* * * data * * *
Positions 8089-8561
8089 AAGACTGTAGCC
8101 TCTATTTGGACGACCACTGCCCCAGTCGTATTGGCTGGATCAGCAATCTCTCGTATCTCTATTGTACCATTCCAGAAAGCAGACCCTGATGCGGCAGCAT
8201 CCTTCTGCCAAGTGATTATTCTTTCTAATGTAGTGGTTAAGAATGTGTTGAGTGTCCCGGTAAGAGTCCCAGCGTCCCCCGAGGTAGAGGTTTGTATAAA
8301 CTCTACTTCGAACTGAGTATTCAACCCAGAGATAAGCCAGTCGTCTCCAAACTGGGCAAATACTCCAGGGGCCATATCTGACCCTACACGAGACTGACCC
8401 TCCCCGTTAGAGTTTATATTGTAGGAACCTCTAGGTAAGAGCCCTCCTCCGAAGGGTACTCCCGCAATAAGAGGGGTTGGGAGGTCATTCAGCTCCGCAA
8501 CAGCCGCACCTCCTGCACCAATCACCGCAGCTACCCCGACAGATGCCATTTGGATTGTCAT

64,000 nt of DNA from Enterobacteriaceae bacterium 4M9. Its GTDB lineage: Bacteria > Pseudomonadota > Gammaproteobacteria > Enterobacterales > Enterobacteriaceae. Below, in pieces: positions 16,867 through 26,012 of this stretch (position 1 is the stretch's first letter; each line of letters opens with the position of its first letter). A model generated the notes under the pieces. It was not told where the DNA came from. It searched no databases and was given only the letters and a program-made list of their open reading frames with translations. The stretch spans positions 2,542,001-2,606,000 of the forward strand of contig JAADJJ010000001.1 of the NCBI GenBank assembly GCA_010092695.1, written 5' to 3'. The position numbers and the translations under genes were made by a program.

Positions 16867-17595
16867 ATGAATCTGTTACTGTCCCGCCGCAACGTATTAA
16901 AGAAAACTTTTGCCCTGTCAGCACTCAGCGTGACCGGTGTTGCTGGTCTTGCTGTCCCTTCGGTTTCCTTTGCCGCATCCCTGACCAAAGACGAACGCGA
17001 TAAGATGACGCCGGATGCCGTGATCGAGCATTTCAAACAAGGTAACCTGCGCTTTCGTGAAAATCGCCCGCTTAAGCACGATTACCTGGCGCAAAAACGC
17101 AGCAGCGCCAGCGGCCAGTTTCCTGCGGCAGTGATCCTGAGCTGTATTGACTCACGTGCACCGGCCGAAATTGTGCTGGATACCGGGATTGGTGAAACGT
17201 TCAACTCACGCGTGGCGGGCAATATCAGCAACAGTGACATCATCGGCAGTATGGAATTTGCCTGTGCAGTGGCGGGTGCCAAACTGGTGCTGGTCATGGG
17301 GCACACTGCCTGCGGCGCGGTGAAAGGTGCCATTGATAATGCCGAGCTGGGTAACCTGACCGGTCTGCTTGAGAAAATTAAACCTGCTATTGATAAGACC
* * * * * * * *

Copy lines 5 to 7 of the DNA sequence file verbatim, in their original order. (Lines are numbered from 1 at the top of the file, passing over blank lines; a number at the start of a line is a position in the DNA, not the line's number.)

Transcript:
8301 CTCTACTTCGAACTGAGTATTCAACCCAGAGATAAGCCAGTCGTCTCCAAACTGGGCAAATACTCCAGGGGCCATATCTGACCCTACACGAGACTGACCC
8401 TCCCCGTTAGAGTTTATATTGTAGGAACCTCTAGGTAAGAGCCCTCCTCCGAAGGGTACTCCCGCAATAAGAGGGGTTGGGAGGTCATTCAGCTCCGCAA
8501 CAGCCGCACCTCCTGCACCAATCACCGCAGCTACCCCGACAGATGCCATTTGGATTGTCAT